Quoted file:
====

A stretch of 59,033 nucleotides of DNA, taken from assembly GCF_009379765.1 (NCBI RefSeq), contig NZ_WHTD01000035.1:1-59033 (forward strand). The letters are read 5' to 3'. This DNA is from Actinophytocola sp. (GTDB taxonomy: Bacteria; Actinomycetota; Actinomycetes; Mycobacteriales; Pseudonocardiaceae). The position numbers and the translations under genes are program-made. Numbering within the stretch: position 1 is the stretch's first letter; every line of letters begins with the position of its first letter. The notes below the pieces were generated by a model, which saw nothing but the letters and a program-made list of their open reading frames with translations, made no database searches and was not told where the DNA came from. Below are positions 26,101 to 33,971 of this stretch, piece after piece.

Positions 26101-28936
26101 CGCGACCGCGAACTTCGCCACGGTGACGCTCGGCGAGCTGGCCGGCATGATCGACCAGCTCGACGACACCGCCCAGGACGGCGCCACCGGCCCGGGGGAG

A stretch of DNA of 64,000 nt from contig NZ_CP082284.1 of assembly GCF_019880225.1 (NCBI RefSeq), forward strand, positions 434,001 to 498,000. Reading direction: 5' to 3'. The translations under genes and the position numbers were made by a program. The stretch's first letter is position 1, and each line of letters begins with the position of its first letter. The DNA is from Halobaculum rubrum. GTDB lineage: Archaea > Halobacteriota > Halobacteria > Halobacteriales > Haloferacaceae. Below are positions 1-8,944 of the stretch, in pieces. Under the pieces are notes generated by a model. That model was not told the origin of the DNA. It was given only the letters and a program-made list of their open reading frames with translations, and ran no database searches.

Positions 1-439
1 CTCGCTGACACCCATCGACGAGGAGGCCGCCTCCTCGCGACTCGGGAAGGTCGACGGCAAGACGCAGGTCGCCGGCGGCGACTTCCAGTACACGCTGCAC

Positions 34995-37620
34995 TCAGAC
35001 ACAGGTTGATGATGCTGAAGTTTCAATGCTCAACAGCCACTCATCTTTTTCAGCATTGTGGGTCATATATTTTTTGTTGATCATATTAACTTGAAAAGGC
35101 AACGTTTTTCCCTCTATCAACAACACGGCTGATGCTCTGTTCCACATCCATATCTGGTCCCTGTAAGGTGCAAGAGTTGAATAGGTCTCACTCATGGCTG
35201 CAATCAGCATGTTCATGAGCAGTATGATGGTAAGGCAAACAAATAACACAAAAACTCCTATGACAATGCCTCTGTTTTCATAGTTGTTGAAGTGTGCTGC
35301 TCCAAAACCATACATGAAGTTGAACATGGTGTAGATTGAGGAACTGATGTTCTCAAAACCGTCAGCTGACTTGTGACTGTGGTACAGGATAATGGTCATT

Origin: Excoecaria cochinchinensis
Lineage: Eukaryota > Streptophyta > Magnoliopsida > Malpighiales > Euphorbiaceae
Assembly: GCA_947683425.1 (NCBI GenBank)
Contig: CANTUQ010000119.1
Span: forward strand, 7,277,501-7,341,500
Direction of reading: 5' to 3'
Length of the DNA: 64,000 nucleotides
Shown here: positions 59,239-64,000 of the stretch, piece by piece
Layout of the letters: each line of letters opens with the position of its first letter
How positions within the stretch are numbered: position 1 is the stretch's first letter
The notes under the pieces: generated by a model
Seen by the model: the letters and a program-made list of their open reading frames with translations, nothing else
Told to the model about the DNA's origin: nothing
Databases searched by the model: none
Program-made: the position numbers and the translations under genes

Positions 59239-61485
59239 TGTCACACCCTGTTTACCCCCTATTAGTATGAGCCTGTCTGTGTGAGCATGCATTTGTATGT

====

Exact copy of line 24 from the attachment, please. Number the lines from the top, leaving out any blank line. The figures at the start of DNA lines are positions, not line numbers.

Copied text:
Seen by the model: the letters and a program-made list of their open reading frames with translations, nothing else